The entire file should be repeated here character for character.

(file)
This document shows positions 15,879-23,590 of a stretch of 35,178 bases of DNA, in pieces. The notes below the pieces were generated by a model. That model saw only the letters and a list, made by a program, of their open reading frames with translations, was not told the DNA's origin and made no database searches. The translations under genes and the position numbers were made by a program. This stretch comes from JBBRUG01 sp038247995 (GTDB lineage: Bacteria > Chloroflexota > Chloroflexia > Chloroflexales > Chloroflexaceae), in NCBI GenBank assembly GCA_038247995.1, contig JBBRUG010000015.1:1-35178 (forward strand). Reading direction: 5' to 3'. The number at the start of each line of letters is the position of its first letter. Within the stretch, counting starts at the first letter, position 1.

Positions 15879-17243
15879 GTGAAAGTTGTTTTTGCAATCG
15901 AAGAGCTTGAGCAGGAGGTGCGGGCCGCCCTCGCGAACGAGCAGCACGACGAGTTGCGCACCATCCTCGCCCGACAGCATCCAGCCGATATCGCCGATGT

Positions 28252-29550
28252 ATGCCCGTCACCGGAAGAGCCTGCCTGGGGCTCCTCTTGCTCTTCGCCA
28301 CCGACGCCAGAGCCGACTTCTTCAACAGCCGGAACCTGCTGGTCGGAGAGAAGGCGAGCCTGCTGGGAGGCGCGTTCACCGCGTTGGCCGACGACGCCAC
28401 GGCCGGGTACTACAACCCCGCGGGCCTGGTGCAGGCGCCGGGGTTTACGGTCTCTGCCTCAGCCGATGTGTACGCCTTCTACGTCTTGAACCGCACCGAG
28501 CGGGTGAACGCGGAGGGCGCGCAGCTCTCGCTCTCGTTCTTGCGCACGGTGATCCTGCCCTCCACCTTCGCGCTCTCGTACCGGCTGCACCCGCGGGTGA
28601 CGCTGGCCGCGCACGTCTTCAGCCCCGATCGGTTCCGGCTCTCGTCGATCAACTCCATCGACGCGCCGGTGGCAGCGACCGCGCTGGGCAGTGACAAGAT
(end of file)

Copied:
This document shows positions 15,879-23,590 of a stretch of 35,178 bases of DNA, in pieces. The notes below the pieces were generated by a model. That model saw only the letters and a list, made by a program, of their open reading frames with translations, was not told the DNA's origin and made no database searches. The translations under genes and the position numbers were made by a program. This stretch comes from JBBRUG01 sp038247995 (GTDB lineage: Bacteria > Chloroflexota > Chloroflexia > Chloroflexales > Chloroflexaceae), in NCBI GenBank assembly GCA_038247995.1, contig JBBRUG010000015.1:1-35178 (forward strand). Reading direction: 5' to 3'. The number at the start of each line of letters is the position of its first letter. Within the stretch, counting starts at the first letter, position 1.

Positions 15879-17243
15879 GTGAAAGTTGTTTTTGCAATCG
15901 AAGAGCTTGAGCAGGAGGTGCGGGCCGCCCTCGCGAACGAGCAGCACGACGAGTTGCGCACCATCCTCGCCCGACAGCATCCAGCCGATATCGCCGATGT

Positions 28252-29550
28252 ATGCCCGTCACCGGAAGAGCCTGCCTGGGGCTCCTCTTGCTCTTCGCCA
28301 CCGACGCCAGAGCCGACTTCTTCAACAGCCGGAACCTGCTGGTCGGAGAGAAGGCGAGCCTGCTGGGAGGCGCGTTCACCGCGTTGGCCGACGACGCCAC
28401 GGCCGGGTACTACAACCCCGCGGGCCTGGTGCAGGCGCCGGGGTTTACGGTCTCTGCCTCAGCCGATGTGTACGCCTTCTACGTCTTGAACCGCACCGAG
28501 CGGGTGAACGCGGAGGGCGCGCAGCTCTCGCTCTCGTTCTTGCGCACGGTGATCCTGCCCTCCACCTTCGCGCTCTCGTACCGGCTGCACCCGCGGGTGA
28601 CGCTGGCCGCGCACGTCTTCAGCCCCGATCGGTTCCGGCTCTCGTCGATCAACTCCATCGACGCGCCGGTGGCAGCGACCGCGCTGGGCAGTGACAAGAT